The experience led me back to reading afresh descriptions and analyses of the World Wars. To an extent, I could get my head around the Second being the defence of Democracy against Fascism. However, no such positive rationale surfaced to soften my anger and tears at the meaningless slaughter of a generation from aristocrat to proletarian in the First. In whose possible interests could this frightening futility be imagined? For what it’s worth I understand the First as an inexorable consequence of the political and economic crisis of the day and the ruling class imperative to establish a new order of power and influence. In its malevolent eyes, youth could and would pay the price,
Anthem for Doomed Youth
What passing-bells for these who die as cattle? — Only the monstrous anger of the guns. Only the stuttering rifles’ rapid rattle Can patter out their hasty orisons. No mockeries now for them; no prayers nor bells; Nor any voice of mourning save the choirs,— The shrill, demented choirs of wailing shells; And bugles calling for them from sad shires.
What candles may be held to speed them all? Not in the hands of boys, but in their eyes Shall shine the holy glimmers of goodbyes. The pallor of girls’ brows shall be their pall; Their flowers the tenderness of patient minds, And each slow dusk a drawing-down of blinds.
As a few people know I’ve been trying in recent weeks to pull together my thoughts about the manufactured COVID pandemic, described by the British Prime Minister as a war within which we’re all in it together. Given my history within youth work, I’ve been struck from the outset of this campaign and the imposition of the lockdown by the thrusting of young people into the frontline of this supposed battle, starved of resources. Their mentors, be they youth workers or teachers, have not been the collective of conscientious objectors demanded by these times as youth centres were abandoned and schools closed. And, of course, as it has suited, young people have been accused without a shred of evidence of being traitors to the cause, irresponsible ‘super-spreaders’, failing in the responsibility to protect their elders.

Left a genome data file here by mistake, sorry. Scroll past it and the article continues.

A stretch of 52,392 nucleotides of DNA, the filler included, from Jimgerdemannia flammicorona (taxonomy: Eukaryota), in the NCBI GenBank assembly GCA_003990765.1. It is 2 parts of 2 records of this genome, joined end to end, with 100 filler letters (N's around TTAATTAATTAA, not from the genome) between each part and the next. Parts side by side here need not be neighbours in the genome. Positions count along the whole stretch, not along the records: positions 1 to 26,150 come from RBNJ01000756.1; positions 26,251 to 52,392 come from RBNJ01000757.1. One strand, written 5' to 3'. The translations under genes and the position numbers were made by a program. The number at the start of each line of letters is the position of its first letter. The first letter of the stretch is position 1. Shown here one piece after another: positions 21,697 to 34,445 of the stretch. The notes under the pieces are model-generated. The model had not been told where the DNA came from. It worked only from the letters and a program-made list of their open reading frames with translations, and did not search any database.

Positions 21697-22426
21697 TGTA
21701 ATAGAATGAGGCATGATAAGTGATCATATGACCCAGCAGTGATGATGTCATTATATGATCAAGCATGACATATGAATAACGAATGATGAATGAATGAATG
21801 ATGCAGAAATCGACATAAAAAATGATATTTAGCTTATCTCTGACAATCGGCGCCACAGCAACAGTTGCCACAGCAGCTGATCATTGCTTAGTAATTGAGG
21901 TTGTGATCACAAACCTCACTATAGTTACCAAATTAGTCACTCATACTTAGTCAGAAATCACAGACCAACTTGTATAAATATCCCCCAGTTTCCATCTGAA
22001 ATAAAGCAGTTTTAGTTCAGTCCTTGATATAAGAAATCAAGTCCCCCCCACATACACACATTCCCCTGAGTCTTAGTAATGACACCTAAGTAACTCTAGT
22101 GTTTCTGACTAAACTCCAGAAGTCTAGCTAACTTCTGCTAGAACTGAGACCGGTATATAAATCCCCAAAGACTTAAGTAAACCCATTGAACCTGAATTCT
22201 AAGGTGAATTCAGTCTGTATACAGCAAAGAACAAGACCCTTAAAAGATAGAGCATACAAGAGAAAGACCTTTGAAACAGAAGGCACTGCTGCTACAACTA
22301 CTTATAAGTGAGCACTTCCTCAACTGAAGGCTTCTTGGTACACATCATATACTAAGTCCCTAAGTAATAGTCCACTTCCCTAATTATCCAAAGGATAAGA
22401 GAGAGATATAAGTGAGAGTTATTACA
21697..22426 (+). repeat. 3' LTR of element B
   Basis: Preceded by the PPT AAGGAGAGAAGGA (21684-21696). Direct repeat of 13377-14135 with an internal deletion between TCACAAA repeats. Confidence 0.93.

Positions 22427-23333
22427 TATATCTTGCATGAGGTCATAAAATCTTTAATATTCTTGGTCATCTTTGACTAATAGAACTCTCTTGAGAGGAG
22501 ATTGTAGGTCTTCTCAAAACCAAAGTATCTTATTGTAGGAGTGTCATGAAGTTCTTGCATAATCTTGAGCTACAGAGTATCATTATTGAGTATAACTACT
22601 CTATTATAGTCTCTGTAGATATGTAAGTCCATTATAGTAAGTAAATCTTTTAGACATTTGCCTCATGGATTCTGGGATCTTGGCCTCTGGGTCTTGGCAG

However, my growing anxiety about what is being done to young people as part of the elite’s need to create a renewed capitalist order was deepened with the news a few days ago coming out of the USA. In key cities such as New York and Chicago, children, five years upwards are being offered a $100 bribe to get the experimental drug. On the basis of what medical evidence and what sort of ethics does a society agree to ‘vaccinate’ children, who are neither at risk themselves nor a risk to others? And in seeking to do so, hasn’t the slightest idea of what might be the medium and long-term consequences? This flagrant disregard of a fundamental principle of medicine that its practitioners do no harm is the tip of the iceberg when it comes to assessing the harm being done to today’s younger generation. Breasts are belatedly beaten as the inevitable impact on their mental health and their prospects for the future is revealed.
I fear that a Third World War of a contemporary character is unfolding. As in 1914 and 1939 capitalism is in crisis and seeks to establish a new order, a new normal that maintains, even increases its power over humanity. In this conflict, the younger generation is to the fore. Of course, my sweeping speculations, my problematic generalisations, my homogenisation of young people may be wide of the mark. However, in an immediate sense. whatever the failings of my broader analysis, young people and ourselves are facing an assault on taken-for-granted rights, unimaginable but two years ago.